• Dr. Sarah Penney, ND, MSc

What to eat when exercising


Planning on getting fit this summer? Make sure your diet is keeping up! More often than not, we look at nutrition as a dial we can adjust to lose weight, but cutting calories could be detrimental to your new work out plan if you are not careful. When you increase the amount of aerobic exercise (cardio) you are doing on a daily or weekly basis, this also increases your body’s need for certain nutrients to maintain energy levels and facilitate repair and recovery of your muscles. Here is a review of the three most important macronutrients your body needs when you increase your exercise levels, when to get them, and where!

Carbs

Why: Although dreaded by many who are trying to cut belly fat, carbohydrates are the most important source of energy for athletes. Carbs are chains of sugars that are easily broken down through digestion, starting right in the mouth. These sugars are then absorbed and either used immediately for energy, or packed into a storage unit called glycogen in the liver or muscles. Carbohydrates and glycogen stores provide fuel for our muscles during short bursts of exercise, or approximately the first 30 minutes of any longer exercise session (1). This easily accessible source of energy is essential for our pep at the start of a race.

When: Carbohydrates are a good nutrient to have both before and after working out. If consumed before exercise, they will provide energy for the beginning of your workout, and when consumed after they will help replenish your glycogen (stores in your muscles and liver) for the next exercise session.

What: The type of carbohydrate you chose can be very important, especially if you are worried about weight management. In short, the two types of carbohydrates you need to consider are simple and complex carbohydrates. Simple carbohydrates are short chains of sugar that are easily broken down. They are found in foods made from white flour and high in processed sugar. Simple carbohydrates provide energy, but no additional nutrients. They also have a greater effect on blood sugar levels because the sugars are quickly digested and absorbed, which may lead to greater storage of this energy and greater weight gain when not exercising. Complex carbohydrates are longer sugar chains that are harder for the body to digest. This means that they are absorbed slowly resulting in less of a spike in blood sugar, providing a longer source of fuel. Complex carbohydrates are found in foods that contain whole grains, beans and vegetables. Although the sugar from simple carbohydrates will likely be used quickly if consumed before exercising, complex carbohydrates are the best choice for overall energy levels and weight management.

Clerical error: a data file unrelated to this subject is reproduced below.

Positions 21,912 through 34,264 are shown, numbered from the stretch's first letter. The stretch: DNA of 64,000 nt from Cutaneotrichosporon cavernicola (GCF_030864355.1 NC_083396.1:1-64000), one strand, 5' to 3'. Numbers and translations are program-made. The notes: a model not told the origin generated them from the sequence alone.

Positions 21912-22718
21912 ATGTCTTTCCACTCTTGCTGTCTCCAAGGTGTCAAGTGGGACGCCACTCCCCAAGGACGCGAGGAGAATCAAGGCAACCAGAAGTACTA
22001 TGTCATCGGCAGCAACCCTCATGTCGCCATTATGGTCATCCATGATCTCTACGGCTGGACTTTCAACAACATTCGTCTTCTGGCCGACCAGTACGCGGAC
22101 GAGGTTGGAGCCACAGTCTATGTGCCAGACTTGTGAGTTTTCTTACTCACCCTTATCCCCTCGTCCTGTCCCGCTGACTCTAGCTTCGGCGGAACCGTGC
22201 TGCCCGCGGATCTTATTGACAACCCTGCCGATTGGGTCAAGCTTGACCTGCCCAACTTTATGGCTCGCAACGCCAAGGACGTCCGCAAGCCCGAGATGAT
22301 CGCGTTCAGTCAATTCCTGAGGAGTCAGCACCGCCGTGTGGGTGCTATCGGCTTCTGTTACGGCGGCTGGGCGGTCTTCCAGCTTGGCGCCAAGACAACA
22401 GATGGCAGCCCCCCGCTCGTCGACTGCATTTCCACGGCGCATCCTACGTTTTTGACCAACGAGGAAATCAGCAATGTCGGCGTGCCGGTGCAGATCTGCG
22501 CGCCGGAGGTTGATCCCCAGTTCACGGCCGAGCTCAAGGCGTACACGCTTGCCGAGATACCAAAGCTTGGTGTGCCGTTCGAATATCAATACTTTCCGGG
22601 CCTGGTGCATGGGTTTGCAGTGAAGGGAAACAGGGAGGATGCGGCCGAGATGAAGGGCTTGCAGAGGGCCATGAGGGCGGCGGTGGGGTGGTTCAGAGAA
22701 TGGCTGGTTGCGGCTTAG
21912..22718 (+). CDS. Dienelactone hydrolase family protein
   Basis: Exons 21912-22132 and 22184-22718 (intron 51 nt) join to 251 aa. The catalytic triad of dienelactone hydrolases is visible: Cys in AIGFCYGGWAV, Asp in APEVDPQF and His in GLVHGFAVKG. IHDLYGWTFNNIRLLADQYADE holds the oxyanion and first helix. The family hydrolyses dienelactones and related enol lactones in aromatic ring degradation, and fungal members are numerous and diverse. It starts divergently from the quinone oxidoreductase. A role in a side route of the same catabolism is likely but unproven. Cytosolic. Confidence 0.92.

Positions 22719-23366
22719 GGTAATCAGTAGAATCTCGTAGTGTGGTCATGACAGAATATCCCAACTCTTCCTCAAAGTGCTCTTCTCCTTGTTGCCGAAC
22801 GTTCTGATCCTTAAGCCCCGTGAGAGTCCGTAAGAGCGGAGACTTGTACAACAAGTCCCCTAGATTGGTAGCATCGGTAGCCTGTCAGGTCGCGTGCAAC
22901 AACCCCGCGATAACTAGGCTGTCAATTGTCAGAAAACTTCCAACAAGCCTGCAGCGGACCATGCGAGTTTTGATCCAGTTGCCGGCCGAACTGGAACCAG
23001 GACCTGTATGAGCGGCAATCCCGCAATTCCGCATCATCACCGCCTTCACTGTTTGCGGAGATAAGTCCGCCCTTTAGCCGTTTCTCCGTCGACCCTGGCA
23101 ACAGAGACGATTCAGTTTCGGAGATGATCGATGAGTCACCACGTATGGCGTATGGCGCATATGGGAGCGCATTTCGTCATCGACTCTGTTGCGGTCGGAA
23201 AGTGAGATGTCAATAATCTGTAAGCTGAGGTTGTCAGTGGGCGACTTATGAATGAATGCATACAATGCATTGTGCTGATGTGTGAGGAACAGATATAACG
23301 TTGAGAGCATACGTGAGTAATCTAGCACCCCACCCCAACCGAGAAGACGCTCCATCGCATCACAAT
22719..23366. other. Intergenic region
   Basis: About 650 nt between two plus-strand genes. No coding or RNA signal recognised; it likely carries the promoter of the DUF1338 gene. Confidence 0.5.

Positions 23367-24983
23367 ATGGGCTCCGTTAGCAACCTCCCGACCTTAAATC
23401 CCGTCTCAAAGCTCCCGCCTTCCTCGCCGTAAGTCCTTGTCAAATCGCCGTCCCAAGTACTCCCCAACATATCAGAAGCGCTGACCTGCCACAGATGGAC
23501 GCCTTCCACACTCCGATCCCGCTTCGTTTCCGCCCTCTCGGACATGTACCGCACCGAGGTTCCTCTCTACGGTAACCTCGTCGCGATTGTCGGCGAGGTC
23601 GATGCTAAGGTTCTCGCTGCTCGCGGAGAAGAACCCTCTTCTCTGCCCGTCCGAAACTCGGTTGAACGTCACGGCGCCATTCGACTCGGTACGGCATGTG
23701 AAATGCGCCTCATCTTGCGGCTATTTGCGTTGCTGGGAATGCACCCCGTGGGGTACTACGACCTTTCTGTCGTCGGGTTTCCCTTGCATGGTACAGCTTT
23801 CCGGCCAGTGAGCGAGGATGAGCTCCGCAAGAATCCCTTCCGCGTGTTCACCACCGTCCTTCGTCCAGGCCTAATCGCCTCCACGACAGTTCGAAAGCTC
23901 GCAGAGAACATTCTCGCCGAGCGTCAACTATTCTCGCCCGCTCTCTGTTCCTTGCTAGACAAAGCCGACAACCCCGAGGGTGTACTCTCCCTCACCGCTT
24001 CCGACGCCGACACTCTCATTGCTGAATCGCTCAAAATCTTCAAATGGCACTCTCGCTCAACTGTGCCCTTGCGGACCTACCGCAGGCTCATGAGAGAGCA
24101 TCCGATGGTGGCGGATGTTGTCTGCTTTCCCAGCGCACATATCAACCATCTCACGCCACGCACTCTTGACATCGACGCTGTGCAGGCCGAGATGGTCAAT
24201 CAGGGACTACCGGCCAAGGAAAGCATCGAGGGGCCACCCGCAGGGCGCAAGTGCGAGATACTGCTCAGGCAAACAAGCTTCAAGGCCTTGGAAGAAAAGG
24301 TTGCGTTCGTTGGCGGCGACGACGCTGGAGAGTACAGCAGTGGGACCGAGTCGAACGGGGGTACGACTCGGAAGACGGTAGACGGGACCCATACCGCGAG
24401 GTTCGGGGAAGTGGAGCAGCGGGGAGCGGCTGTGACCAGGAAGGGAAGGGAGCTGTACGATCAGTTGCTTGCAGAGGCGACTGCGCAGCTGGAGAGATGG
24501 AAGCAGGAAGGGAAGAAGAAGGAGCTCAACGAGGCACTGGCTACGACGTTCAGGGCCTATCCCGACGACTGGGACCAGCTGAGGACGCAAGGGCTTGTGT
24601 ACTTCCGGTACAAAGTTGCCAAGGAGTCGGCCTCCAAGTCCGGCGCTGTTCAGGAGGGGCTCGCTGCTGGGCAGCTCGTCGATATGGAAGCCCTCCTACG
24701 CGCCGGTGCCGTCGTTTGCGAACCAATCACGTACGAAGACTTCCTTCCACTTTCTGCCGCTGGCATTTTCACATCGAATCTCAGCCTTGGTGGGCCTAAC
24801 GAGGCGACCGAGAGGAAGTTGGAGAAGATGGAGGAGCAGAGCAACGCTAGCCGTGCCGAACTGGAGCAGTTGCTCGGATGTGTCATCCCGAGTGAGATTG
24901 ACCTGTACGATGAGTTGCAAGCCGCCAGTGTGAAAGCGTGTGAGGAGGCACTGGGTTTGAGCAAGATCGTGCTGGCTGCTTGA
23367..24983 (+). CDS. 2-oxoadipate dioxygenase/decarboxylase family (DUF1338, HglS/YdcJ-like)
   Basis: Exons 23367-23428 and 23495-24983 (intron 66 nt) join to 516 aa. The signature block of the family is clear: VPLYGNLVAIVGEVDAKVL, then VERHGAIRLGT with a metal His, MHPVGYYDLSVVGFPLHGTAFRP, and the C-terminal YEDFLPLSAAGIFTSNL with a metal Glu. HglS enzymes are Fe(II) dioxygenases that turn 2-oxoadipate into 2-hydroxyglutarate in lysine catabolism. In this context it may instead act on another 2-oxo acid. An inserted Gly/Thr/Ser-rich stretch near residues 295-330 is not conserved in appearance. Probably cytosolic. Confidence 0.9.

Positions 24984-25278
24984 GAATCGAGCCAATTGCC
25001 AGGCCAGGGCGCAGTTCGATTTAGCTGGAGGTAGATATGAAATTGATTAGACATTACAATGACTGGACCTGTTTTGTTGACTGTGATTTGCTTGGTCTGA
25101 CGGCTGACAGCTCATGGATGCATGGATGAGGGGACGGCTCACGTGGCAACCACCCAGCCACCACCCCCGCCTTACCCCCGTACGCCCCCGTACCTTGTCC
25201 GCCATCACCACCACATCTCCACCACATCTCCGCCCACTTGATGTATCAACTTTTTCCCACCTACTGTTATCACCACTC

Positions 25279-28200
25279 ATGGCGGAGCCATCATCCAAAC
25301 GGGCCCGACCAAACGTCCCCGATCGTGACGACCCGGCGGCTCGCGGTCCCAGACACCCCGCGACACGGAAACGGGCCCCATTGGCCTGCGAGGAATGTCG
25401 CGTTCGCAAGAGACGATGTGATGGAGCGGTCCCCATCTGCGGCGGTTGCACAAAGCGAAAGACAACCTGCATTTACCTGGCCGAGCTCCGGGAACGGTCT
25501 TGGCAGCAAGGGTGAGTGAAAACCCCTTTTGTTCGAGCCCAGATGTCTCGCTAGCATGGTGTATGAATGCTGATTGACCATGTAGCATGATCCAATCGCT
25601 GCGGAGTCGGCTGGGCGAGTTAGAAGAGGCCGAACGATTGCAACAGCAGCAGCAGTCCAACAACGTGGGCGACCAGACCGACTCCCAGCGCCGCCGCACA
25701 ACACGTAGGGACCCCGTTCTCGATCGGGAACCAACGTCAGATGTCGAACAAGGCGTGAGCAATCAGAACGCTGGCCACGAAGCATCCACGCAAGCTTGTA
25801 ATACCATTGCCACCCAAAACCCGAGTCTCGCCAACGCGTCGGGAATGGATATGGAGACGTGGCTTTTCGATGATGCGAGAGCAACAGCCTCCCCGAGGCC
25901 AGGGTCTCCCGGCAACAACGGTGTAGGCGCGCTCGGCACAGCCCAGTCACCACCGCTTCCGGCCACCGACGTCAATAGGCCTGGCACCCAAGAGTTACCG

Where: Whole grains, oatmeal, sweet potatoes, vegetables, bananas and more.

Protein

Why: Protein intake is essential for muscle repair and recovery. It also provides a small portion of the energy used once glycogen stores are depleted. Exercise increases our protein requirements – so lets do some basic math. The recommended protein intake for someone with a low to average activity level is 0.8g/kg/d, and regular exercise increases this requirement to 1.0-1.6g/kg/d depending on intensity and duration. So if you weigh 150lbs, which is converted to 68kg, this means you will need between 68-108g of protein/day when active. Protein post workout may also help improve immune function and decrease muscular soreness. (2)